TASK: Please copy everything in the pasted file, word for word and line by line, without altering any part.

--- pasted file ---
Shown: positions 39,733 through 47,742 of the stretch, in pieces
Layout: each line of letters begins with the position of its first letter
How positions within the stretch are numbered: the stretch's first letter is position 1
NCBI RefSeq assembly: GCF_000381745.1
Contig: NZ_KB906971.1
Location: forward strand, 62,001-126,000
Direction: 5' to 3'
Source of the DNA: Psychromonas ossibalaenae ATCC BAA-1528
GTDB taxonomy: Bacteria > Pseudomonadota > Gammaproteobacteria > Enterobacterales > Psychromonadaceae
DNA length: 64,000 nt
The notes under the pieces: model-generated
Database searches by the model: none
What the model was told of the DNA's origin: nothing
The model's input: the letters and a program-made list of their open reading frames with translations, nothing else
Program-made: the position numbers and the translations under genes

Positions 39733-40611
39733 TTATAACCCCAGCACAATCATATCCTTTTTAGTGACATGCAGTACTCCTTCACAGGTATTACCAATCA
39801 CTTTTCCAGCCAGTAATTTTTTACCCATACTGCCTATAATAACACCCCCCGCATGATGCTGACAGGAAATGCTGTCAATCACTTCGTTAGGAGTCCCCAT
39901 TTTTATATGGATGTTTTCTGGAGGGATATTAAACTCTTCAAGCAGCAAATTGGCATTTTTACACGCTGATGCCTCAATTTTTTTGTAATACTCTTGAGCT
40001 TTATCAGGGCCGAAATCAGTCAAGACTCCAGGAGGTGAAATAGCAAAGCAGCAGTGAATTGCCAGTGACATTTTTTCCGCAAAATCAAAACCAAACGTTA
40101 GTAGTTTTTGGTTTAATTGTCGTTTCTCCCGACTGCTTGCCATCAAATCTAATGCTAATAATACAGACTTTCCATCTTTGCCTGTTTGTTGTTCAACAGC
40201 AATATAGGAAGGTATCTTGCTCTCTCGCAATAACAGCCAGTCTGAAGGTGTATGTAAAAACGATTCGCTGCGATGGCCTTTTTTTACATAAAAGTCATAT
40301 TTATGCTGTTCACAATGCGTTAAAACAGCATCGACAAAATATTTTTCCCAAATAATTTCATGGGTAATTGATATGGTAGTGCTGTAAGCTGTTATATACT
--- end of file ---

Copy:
Shown: positions 39,733 through 47,742 of the stretch, in pieces
Layout: each line of letters begins with the position of its first letter
How positions within the stretch are numbered: the stretch's first letter is position 1
NCBI RefSeq assembly: GCF_000381745.1
Contig: NZ_KB906971.1
Location: forward strand, 62,001-126,000
Direction: 5' to 3'
Source of the DNA: Psychromonas ossibalaenae ATCC BAA-1528
GTDB taxonomy: Bacteria > Pseudomonadota > Gammaproteobacteria > Enterobacterales > Psychromonadaceae
DNA length: 64,000 nt
The notes under the pieces: model-generated
Database searches by the model: none
What the model was told of the DNA's origin: nothing
The model's input: the letters and a program-made list of their open reading frames with translations, nothing else
Program-made: the position numbers and the translations under genes

Positions 39733-40611
39733 TTATAACCCCAGCACAATCATATCCTTTTTAGTGACATGCAGTACTCCTTCACAGGTATTACCAATCA
39801 CTTTTCCAGCCAGTAATTTTTTACCCATACTGCCTATAATAACACCCCCCGCATGATGCTGACAGGAAATGCTGTCAATCACTTCGTTAGGAGTCCCCAT
39901 TTTTATATGGATGTTTTCTGGAGGGATATTAAACTCTTCAAGCAGCAAATTGGCATTTTTACACGCTGATGCCTCAATTTTTTTGTAATACTCTTGAGCT
40001 TTATCAGGGCCGAAATCAGTCAAGACTCCAGGAGGTGAAATAGCAAAGCAGCAGTGAATTGCCAGTGACATTTTTTCCGCAAAATCAAAACCAAACGTTA
40101 GTAGTTTTTGGTTTAATTGTCGTTTCTCCCGACTGCTTGCCATCAAATCTAATGCTAATAATACAGACTTTCCATCTTTGCCTGTTTGTTGTTCAACAGC
40201 AATATAGGAAGGTATCTTGCTCTCTCGCAATAACAGCCAGTCTGAAGGTGTATGTAAAAACGATTCGCTGCGATGGCCTTTTTTTACATAAAAGTCATAT
40301 TTATGCTGTTCACAATGCGTTAAAACAGCATCGACAAAATATTTTTCCCAAATAATTTCATGGGTAATTGATATGGTAGTGCTGTAAGCTGTTATATACT